Soft-Sediment Deformation Features in Core from CRP-2/2A, Victoria Land Basin, Antarctica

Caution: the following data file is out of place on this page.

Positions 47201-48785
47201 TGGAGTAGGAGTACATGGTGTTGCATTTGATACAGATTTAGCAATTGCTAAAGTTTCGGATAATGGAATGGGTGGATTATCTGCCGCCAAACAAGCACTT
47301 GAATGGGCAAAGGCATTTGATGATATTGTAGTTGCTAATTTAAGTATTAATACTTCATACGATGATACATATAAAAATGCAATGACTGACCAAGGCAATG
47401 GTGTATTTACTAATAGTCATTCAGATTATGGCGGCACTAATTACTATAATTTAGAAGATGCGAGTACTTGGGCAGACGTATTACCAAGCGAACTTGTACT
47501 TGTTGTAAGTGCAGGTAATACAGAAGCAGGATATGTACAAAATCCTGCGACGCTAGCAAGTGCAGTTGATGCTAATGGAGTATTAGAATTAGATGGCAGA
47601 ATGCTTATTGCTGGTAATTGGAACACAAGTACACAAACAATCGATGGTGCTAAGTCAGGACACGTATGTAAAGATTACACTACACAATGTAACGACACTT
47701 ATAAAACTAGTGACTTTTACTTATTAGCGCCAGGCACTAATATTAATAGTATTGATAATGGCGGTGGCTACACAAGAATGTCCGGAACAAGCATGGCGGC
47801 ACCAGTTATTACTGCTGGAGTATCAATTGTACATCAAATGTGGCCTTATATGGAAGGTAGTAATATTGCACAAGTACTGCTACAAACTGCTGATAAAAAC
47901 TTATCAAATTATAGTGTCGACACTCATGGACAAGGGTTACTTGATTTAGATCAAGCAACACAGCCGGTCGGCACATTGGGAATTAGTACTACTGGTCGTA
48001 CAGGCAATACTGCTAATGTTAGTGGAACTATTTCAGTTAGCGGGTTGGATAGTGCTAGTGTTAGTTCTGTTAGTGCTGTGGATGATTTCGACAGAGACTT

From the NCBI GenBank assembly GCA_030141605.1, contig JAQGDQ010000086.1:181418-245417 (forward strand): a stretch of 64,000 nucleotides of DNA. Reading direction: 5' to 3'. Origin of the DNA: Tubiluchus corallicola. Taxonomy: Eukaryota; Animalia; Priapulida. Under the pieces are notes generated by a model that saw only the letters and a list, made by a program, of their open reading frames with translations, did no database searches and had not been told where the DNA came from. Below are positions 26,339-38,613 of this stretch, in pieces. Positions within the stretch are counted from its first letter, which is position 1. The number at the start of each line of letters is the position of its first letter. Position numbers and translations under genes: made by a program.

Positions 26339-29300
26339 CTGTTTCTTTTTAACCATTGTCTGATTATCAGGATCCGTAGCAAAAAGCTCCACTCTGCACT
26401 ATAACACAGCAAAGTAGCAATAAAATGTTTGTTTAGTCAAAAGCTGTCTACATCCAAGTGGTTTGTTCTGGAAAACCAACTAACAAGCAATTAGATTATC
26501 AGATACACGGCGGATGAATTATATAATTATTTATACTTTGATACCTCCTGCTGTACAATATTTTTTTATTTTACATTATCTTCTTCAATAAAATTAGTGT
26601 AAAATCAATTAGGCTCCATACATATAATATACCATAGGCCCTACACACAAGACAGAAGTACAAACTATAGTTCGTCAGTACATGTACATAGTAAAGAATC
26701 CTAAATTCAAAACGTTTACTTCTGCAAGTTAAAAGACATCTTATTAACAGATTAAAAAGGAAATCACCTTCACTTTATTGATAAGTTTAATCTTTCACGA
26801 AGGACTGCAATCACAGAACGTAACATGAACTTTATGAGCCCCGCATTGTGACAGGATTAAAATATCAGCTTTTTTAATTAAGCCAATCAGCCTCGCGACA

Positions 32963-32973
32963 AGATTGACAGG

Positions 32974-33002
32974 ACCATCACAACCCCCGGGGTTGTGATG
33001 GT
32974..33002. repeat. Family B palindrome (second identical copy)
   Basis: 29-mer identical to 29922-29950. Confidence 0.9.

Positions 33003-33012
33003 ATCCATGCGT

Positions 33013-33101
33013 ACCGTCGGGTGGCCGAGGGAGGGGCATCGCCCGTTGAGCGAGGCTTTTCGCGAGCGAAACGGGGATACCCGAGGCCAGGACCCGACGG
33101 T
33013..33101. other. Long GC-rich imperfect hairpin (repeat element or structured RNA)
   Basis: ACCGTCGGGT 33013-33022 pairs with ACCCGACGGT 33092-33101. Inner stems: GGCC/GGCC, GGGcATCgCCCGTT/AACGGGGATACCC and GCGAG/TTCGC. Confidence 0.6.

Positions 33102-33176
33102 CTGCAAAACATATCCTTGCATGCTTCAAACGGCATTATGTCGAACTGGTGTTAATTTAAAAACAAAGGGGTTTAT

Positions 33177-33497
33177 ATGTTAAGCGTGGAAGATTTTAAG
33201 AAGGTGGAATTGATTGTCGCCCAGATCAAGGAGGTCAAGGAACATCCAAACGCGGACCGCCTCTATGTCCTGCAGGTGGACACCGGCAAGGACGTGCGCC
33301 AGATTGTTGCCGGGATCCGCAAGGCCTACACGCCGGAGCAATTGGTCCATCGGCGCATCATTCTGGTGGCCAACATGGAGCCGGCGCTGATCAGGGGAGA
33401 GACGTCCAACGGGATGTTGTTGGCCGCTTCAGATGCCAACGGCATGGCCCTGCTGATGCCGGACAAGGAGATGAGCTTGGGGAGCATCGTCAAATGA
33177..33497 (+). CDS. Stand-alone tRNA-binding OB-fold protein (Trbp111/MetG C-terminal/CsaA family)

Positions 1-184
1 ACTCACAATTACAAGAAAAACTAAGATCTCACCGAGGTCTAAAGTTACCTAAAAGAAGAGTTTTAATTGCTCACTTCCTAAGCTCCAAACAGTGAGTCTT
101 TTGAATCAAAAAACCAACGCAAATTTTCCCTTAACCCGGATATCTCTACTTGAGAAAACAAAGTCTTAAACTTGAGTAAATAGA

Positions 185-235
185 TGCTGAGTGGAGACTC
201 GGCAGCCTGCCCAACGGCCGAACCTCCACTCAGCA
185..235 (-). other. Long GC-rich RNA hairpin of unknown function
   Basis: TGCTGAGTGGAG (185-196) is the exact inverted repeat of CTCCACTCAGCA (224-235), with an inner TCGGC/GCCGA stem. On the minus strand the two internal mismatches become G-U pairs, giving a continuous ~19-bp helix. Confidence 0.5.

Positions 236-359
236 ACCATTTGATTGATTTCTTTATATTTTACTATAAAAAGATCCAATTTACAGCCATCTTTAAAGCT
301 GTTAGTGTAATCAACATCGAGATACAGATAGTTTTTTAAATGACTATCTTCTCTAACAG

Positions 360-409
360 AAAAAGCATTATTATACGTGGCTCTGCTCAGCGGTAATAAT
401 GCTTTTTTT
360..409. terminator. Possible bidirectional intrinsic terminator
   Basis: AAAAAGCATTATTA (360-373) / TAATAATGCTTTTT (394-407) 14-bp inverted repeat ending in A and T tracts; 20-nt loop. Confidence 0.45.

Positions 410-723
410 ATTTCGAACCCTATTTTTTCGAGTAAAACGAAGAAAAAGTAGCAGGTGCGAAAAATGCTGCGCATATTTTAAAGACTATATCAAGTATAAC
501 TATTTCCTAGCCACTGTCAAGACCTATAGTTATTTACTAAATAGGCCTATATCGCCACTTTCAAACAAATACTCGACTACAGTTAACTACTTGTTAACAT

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Sediment deformation features in CRP-2/2A were described during normal logging procedures and from core-scan images. In this paper the origin of soft-sediment folding, contorted bedding, microfaulting, clastic dykes, shear zones and intraformational breccias is discussed. The features have a stratigraphic distribution related to major unconformities and sequence boundaries. Hypotheses for the origins of sediment deformation include hydrofracturing, subglacial shearing, slumping, and gas hydrate formation. Shear zones, microfaults, clastic dykes and contorted bedding within rapidly deposited sediments, suggest that slumping in an ice-distal environment occurred in the early Oligocene. A till wedge beneath a diamictite at 364 mbsf in the mid-Oligocene section represents the oldest evidence of grounded ice in CRP-2/2A. Shear zones with a subglacial origin in the early late Oligocene and early Miocene sections of the core are evidence of further grounding events. The interpretation of sediment deformation in CRP-2/2A is compared to other Antarctic stratigraphic records and global eustatic change between the late Eocene/early Oligocene and the middle Miocene.

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